Monday, May 25, 2015

Peter W. Strine - Memorial Day 2015

I have written on Memorial Day in years past.  Today I got up early before the rain, and drove over  to Crete, Illinois to a cemetery that I visited many times as a child.  It's not far.  My mom took me there.  Her fiance is buried there.  I found his stone again without much trouble because his parents' stone is upright and clearly visible.

My mom honored him on the World War II site - I don't think he was a "Jr."  His father's name was Peter S., not Peter W.  My mom recalled him being a member of the 517th Parachute Infantry (not the 513th), 82nd Airborne (not the 17th), but in the uniform photos below he is wearing the 17th AB Division shoulder insignia, so it's likely that the headstone is correct.

Here are the photos that my mother kept, and following them, her memories of his death.

Here is the grave site in July 1963 - my mom planted this peony.  It's not there any longer.

 Based on the clothing, I think these two were taken the same day - sometime in the late 1930s is my guess.

And these - perhaps the early 1940s saluting for the camera?

In uniform - already a sergeant - I think his stripes denote Staff Sergeant.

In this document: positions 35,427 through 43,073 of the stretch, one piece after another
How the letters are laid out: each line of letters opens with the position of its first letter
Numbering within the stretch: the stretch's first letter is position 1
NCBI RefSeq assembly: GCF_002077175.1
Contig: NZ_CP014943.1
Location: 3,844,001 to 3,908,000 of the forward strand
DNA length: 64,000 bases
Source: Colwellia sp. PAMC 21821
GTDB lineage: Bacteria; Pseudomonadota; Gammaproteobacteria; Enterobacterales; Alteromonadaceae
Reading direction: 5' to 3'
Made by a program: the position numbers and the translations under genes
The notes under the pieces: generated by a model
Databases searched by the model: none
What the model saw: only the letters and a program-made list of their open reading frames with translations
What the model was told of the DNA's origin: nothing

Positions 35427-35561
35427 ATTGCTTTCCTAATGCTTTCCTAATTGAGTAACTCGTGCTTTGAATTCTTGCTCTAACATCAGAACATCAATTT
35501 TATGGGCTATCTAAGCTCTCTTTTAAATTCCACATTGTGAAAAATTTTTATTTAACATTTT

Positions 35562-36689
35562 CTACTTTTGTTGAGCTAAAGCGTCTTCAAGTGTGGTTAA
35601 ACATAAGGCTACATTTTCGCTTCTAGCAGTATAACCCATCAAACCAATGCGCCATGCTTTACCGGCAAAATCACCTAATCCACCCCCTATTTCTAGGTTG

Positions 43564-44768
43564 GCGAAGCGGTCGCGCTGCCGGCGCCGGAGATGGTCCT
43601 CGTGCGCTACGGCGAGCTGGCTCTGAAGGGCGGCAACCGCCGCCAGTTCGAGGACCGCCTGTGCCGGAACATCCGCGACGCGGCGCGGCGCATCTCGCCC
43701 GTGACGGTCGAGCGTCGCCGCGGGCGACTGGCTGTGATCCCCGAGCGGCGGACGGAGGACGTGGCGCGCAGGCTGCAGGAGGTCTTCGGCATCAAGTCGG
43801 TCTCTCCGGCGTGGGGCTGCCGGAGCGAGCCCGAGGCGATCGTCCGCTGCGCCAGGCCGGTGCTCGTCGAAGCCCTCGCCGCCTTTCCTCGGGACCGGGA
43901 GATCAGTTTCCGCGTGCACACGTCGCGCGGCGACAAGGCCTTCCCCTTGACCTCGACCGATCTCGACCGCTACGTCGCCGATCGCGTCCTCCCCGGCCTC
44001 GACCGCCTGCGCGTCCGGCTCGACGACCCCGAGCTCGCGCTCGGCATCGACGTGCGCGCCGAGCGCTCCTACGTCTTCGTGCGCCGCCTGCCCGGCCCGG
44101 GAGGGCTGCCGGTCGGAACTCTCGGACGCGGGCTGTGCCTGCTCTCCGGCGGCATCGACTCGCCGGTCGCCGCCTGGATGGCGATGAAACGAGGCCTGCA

According to the license plate on the vehicle, this series - with my mom - was taken in 1943.

I don't know when these were taken - but they had to be in the early 1940s at restaurants - back in the day nice restaurants had photographers who would take your picture at the table.

And then this - cut from the newspaper in 1945 . . .

In 1973, for the first class that she took when she went back to school to earn her Bachelor's Degree, my mom wrote a journal (that she lost and had to recreate) about Life, Time, and Death and made a short film with a cassette tape for sound.  I don't know what's happened to the film or the casette she recorded to go with it.  I know I was in high school when she made it and I was playing my guitar and singing the slow intro to Here, by America.
"I am thinking 
'bout the days 
We'd led ourselves astray 
In more than many ways 
Here, within the time we've spent 
Wonderin' what we meant 
By livin' all those years 
By livin' all those years"
She shared her journal and film with her classmates - there are notes from one of them and from her teacher in the notebook.  In memory of her fiance, Peter W. Strine, I would like to share one of her Death entries with you, entitled "Reflections on Death - 1."
My first occasion to seriously contemplate death was on the death of the first young man I was interested in. I had known Peter in High School and he joined the Army - just as we became involved in WWII. He was in the service in various parts of this country and finally volunteered to become a paratrooper in order to serve overseas. He went all through the war as part of a small group used as shock troops in Italy, Belgium, etc. He was waiting for a ship to come home, in a town called Nancy, France at a rest camp, when he became ill and died on July 12, 1945. I first got word of his death on August 13, 1945, ironically, V-J Day. The war was over.
At first, I couldn't believe it was true - the war was over in Europe and had been since sometme in May, surely it was a some kind of ghastly mistake.